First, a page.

I always try to expand my knowledge and learn new things.  So if you could expand on this that would be great, because I don't completely agree with your statement.  I think the confusion comes from the mixing of terms like pump and message queue.  According to MSDN ‘Using Messages and Message Queues’ “The system automatically creates a message queue for each thread. If the thread creates one or more windows, a message loop must be provided; this message loop retrieves messages from the thread's message queue and dispatches them to the appropriate window procedures.   Because the system directs messages to individual windows in an application, a thread must create at least one window before starting its message loop.”

    Since this comes from Microsoft itself I’ll take that as hard fact.  But the key I think is that the message is dispatched to a window procedure, that is the job of the pump.  What I was trying to point out was that MFC plays with the rules a little here and hooks into the window procedure.  This is described in depth in “MFC Internals”.  That hook is in the main application thread.  If a message is going to be posted to a handler in another thread you need to handle that.  Details can be found in “TNO58 MFC Module State Implementation”.  Now the main part of that article deals with DLL modules but it gives some clues to the problems.

    This isn’t just book knowledge I have, I have a real life project where I’ve tried to resolve this very issue.  The application in question creates threads that load a dll as a sub application.  In the dll we create model and modeless dialogs.  By using the AFX_MODULE_STATE macro we manage this very well.  But one thing has driven me crazy since I started that project 2 years ago…  We can’t get standard tooltips to work.  For some reason the messages that are needed for that don’t get routed correctly.  This is an MFC problem.  I’ve created sample MFC applications to test the problem but if I try to do the same thing in a non-MFC application it works fine.

    One other thing, if you think this doesn’t apply to common dialogs because they are internal to Windows, that isn’t correct.  MFC hooks into them through a hook procedure _AfxCommDlgProc.  Again, read “MFC Internals” (you’d think I have shares in it or something).

    If this comes across poorly please except this as a discussion of the problem and never as a statement like ‘shut up you don’t know what you are talking about’.  No one climbs Everest alone.

    Mark

    Monday, September 22, 2008 10:50 PM
  • but why not the exception is identified by the running process in the first execution and why after so long time ???
    Tuesday, September 23, 2008 6:00 AM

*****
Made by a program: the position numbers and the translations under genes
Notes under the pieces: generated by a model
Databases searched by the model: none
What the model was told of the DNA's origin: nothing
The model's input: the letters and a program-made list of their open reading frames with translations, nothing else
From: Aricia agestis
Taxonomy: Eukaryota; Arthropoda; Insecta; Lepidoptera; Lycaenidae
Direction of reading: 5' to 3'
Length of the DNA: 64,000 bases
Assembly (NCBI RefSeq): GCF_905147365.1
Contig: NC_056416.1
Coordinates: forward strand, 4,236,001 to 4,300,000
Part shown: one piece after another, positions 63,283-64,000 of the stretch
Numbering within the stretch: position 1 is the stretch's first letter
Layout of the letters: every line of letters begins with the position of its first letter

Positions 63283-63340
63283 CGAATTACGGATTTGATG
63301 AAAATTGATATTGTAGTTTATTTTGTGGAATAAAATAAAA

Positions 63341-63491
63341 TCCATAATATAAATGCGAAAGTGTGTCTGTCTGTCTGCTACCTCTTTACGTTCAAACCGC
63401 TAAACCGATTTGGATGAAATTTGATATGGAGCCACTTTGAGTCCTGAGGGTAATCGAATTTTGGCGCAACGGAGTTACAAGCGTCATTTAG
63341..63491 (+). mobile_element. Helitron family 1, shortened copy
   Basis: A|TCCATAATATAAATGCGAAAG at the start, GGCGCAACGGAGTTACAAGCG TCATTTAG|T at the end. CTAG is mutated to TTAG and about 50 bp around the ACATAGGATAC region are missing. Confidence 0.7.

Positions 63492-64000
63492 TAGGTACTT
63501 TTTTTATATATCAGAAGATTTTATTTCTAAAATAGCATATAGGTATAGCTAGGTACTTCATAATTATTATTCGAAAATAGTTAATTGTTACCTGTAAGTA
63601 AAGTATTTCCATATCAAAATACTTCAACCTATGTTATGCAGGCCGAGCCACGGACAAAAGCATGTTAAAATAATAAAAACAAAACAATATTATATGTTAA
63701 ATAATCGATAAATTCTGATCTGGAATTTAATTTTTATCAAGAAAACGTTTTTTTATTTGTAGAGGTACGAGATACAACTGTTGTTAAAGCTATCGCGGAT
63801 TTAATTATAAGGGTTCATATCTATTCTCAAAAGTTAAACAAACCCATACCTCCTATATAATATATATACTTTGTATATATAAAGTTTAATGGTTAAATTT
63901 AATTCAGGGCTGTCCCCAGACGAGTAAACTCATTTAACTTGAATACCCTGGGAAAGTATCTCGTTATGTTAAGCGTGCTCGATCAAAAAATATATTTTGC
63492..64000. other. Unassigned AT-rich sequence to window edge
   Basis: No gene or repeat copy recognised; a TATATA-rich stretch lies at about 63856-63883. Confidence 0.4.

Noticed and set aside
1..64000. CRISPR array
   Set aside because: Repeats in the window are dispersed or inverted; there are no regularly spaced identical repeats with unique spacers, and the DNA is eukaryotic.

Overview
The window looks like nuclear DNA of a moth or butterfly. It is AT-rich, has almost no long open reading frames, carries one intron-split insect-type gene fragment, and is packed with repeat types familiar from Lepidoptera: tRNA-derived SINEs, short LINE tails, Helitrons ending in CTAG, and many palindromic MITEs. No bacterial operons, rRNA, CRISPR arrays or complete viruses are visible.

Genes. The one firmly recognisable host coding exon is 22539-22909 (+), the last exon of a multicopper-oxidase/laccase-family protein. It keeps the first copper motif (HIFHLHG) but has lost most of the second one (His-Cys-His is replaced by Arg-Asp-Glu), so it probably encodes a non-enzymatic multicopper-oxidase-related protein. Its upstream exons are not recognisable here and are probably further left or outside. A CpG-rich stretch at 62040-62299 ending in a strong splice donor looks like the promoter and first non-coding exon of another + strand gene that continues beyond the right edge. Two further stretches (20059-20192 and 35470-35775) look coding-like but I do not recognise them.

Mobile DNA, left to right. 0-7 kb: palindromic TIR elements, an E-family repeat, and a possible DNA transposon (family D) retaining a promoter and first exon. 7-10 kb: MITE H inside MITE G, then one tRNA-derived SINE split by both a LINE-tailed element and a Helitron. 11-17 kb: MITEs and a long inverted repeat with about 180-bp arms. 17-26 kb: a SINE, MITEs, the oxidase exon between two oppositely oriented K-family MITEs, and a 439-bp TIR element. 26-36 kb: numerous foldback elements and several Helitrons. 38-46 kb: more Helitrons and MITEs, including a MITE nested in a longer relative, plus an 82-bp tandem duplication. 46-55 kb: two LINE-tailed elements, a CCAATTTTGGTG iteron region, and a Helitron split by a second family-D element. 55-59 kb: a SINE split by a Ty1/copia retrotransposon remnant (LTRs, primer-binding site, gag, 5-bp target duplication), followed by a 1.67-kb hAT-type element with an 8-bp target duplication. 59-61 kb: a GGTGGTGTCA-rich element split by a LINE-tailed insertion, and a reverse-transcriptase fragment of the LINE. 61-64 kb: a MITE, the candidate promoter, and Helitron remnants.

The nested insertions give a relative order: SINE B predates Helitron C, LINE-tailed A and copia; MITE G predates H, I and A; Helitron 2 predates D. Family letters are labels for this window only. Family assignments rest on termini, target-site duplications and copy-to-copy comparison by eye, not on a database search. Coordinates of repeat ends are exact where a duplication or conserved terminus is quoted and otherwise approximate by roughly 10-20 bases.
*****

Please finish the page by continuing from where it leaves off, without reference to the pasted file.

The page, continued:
• Sorry Anisk,
    Didn't realize your question wasn't answered in all the talking.

    There is only one way to really know the exact reason for the exception (if it isn't documented) and that would be to back trace the execution at the moment of the exception.  But with multiple threads that becomes very complex.  Which thread invariably modified the memory that caused the exception?  Multi-threading has great power but also is very fraut with dangers.  There are annals that describe how a program would crash only when the moon was full and John down the hall was picking his nose (hyperbole).  If you wish to continue on this course then you are going to have to do a lot of testing.  First you can create a simple project that creates the worker thread and opens your dialog.  If that never crashes then you know the problem is related to another piece of code.  You could then build up your code until it starts to crash again.  The other way is to except the wise consel from folks like David and Ben who just plainly say don't run a GUI under a worker thread.  You never said why you are running the UI from the worker.  If it is to allow the user to cancel execution or something, then place that in the main thread and have the worker thread check exit if the state changes.  There is much documentation on this.

    Hope this gets you going in the right direction.
    Mark
    Tuesday, September 23, 2008 3:25 PM

  • now i have updated the application in two implementation
    1) by using  Win32 API CreateThread()
    2) by using MFC AfxBeginThread(UI thread)

    even though same problem occurs in both implementaion and only in Windows XP after executing the application for multiple times after count 2000 :-) . but in windows Vista its working fine

    actually im not able to identify the root cause !!!


    anisk



    Tuesday, October 7, 2008 6:15 AM